I hope that this letter finds you in good health and spirit. I’m not sure if you’ll remember me, but you did something for me that I’ve never forgotten.

[Alas, he’s right that I am not as good at remembering students as I once was. I suspect that some of that memory failure is age-related; some is caused, I think, by how Carroll has changed. Some by the sheer number of students I have taught in the past 40 years. And though I had no immediate recollection of the particular event he shared, nonetheless I recalled him in some detail even without going to my filing cabinet and pulling out his advisee folder.]

In 2004 ,,, I called the College to inquire about online classes. The adviser I spoke with told me that you changed one of my grades allowing me to graduate. You gave me my life and I can never begin to thank you enough. … I never contacted you because I was embarrassed, but always so thankful for it….[B]ecause of what you did I have been able to get my Masters… and have the current job I hold.  I am about to leave for Afghanistan … And just want you to know that I have never forgotten what you did for me and have always tried to earn it and will continue to. Thank you so much. Respectfully,

I have only a vague recollection of the particular circumstance alluded to (but I verified its occurrence).

A student, about to graduate fails a final exam in one of my courses. Were there personal circumstances affecting their performance? Is this part of a pattern? Is there justified reason to give them an additional chance — say, an oral exam?

A student is just a few points away from the next higher grade needed to graduate. This is easier for me to resolve, because of my extensive training in statistics and measurement error I am aware of and sensitive to the imprecision of measurement. I am quite comfortable in this situation under certain circumstances allowing some subjective (human, humane?) factors to enter into my final judgment of the student’s demonstrated abilities and likelihood of future success.

I most assuredly would change a grade if I myself had made a clerical error in assigning a grade. My vague recollection is that the latter was the case in this instance. Sometimes memory failure (or fuzziness) is a blessing!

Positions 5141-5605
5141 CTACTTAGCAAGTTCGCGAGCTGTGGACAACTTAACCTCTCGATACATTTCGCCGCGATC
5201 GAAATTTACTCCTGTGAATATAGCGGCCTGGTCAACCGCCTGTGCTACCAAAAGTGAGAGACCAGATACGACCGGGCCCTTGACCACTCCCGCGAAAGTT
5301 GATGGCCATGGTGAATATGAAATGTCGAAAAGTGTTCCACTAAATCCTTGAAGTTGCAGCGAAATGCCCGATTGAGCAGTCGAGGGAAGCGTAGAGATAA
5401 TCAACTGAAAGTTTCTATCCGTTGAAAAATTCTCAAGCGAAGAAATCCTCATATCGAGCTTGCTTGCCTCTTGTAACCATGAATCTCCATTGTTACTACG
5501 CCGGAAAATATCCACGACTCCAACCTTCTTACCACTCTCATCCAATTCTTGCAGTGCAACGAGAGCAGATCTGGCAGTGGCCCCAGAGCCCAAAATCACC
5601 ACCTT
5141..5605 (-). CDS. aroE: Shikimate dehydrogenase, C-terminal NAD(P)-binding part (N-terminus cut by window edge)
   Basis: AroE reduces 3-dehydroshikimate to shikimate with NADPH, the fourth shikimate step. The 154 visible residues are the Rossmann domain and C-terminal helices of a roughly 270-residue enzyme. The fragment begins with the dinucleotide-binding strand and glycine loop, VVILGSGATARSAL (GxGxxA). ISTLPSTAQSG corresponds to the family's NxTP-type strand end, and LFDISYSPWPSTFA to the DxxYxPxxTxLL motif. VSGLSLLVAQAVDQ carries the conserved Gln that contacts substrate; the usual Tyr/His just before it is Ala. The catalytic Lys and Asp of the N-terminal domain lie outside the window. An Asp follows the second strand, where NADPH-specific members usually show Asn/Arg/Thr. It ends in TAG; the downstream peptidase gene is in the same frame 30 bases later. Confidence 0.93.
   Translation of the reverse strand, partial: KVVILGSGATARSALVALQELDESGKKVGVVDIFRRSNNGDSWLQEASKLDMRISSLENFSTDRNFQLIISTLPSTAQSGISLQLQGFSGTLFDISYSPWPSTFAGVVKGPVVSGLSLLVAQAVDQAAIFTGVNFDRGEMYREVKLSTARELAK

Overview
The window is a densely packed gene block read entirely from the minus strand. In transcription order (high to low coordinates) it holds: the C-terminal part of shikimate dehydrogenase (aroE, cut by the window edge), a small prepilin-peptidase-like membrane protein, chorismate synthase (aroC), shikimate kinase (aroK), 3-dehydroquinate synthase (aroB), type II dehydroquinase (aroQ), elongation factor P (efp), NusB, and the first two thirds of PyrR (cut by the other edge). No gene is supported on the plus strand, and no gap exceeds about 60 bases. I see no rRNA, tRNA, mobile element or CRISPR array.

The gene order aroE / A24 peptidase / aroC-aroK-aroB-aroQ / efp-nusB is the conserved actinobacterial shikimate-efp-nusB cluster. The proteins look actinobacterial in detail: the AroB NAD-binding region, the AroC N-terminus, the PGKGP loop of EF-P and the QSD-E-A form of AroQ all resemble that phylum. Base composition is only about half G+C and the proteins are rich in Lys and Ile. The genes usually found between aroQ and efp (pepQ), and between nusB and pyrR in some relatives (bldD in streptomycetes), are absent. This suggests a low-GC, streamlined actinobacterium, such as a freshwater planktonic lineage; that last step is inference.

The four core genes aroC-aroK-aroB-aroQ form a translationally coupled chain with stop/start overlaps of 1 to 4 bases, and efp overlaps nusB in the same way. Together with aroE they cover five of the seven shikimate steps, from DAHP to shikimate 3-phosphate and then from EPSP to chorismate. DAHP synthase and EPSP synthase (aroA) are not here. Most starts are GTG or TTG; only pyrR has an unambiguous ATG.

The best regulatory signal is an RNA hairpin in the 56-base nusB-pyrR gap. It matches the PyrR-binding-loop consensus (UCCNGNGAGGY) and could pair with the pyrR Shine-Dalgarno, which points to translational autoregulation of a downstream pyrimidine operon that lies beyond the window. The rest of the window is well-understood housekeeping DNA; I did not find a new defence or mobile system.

Simple acts of kindness, even when unintentional, can have long-lasting effects. This I believe. I was overjoyed to hear from him and communicated my thankfulness for his letter and best wishes for safety while serving our country.

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Brain Fitness Training (Revisited): Part 2

dscn4331First cup of coffee at 5:00 this morning. My mind drifts to yesterday when standing in line to pick up a Walgreen’s prescription I observed the woman ahead of me challenged at the task of recalling the last four digits of her phone number and by the request that she use a key pad to enter the four digits.  Will that be me in a few years? Is that me now? What was that password again?

I no sooner write a blog piece about memory failure and about brain fitness training and I am inundated with emails about the topic. Am I paranoid? Or is Big Brother, Google,Siri or some Cookie Monster watching me?:)  I’ve explored that topic before in another blog piece. This deluge of emails reminds me of the time I was investigating subliminal perception claims and my beloved canine companion dog, Robin the Newf, started receiving snail mail about cassette tapes that promised subliminal messages which could improve her self-esteem, memory and libido.

Robin the Newf

A glance at my email suggests a number of “brain fitness training” opportunities. A Brain U Online gives me a friendly reminder of the availability of a brain training session invitation.  I receive an invitation from Blinkist suggesting that I read a synopsis (hmm–Wordpress originally wrote the word “synapse” for me—-spooky) of the book Brain Maker: The Power of Gut Microbes to Heal and Protect your Brain for Life.  I am alerted in another email that Episode #4 (of 10) “Six ‘Brain Hacks’ to Enrich Your Brain” from a gohibrow.com course awaits.  An interesting NPR story invites me to explore the brain enhancing benefits of bilingual education. I receive an invitation to take an AARP approved “Life Reimagined”  (and United Health Care supported) free online course on “Brain Power: How to Improve Your Brain Health” taught by Wendy Suzuki, Ph.D. There is ad from Posit Science to  become a “Smart Cookie” ( there is that Cookie Monster again!) by joining their “…unique braining program … which unlike others… is backed by more than 100 published scientific papers”… I think that I’ll send them as a holiday gift a copy of the most recent review in Psychological Science in the Public Interest whose link I included in my earlier post.

How does one separate the wheat from the chaff of these claims? Which avenues are promising and which are merely advertising promises. Will I really get smarter with five-minute lessons delivered to my inbox every morning? Do i want to? Would I be well-served by following my heart and attempting to (re) learn long forgotten Spanish? Should I become involved in creating Elder hostel educational experiences? Maybe I should learn to play the piano like my great grand nephew Cole! So many questions. What fun to try answering them with students, seniors, data, and critical thinking over the next few years. Stay tuned.